CAMLAW: Complementary and Alternative Medicine Law Blog

Complementary and Alternative Treatments in Mental Health Care

A review of books on complementary and alternative medicine therapies in mental health care appeared in a Swedish journal. The abstract of "Complementary and Alternative Treatments in Mental Health Care" by Ursula Werneke, Vrinnevi Hospital, Department of Psychiatry, 60182 Norrköping, Sweden, appeared as follows:
Two recently published books on family work are reviewed below, both providing guidance on working with families of those with serious mental health problems. Even though one is published in the USA and one in the UK, there are similarities, with both discussing the literature, techniques (such as the use of genograms), and what to do in family sessions. Both are primarily guidebooks dealing with the practicalities of delivering family work.

Complementary and Alternative Treatments in Mental Health Care. Edited by James H. Lake & David Spiegel. American Psychiatric Publishing. 2007. 478pp. US$56.00 (pb). ISBN 1585622028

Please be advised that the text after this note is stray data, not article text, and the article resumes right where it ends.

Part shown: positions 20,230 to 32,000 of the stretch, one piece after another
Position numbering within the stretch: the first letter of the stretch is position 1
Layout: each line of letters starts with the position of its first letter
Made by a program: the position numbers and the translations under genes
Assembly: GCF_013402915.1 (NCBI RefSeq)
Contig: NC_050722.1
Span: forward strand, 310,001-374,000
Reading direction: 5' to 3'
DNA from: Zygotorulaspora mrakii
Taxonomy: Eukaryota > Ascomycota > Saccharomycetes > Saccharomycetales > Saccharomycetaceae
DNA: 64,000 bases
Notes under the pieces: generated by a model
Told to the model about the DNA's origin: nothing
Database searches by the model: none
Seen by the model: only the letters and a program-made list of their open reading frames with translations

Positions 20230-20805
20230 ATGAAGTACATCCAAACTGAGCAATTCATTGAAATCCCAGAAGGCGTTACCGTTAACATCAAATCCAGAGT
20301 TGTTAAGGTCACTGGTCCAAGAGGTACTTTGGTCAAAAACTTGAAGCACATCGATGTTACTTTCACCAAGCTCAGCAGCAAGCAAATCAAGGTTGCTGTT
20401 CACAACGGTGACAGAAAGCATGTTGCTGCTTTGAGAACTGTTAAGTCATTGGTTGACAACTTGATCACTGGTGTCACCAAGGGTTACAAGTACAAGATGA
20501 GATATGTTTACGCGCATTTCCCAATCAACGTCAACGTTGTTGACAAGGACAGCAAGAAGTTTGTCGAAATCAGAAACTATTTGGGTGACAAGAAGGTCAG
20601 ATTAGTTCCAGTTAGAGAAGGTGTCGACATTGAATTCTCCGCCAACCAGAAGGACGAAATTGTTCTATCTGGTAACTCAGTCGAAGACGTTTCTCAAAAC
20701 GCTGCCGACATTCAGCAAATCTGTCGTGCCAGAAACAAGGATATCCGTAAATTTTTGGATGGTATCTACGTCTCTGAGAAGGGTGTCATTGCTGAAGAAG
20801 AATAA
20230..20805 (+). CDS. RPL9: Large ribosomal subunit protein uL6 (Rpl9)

Complementary or alternative therapies are becoming increasingly popular with patients, yet doctors and other conventional healthcare practitioners may be slow to catch up with this trend. Lake & Spiegel have edited this fascinating book which tries to narrow the philosophical gap between the disease- and symptom-oriented Western medical approach and a holistic approach to mental health rooted mainly, but not exclusively, in Eastern tradition. The combination of an evidence-based approach with a philosophical and historical perspective conveys an argument for truly integrative mental healthcare that may even convince the toughest conventional and alternative hardliners. For instance, if homoeopathy and its resort to particle physics remains counter-intuitive and unacceptable to most scientific minds, it is important to remember that it was born from the observation that many then contemporary conventional treatments were not only ineffective but often unkind and at times draconian. This not only strikes a chord with psychiatry's turbulent history but also with the increasing realisation in modern psychiatric practice that side-effect reduction and physical well-being must be an integral part of mental healthcare.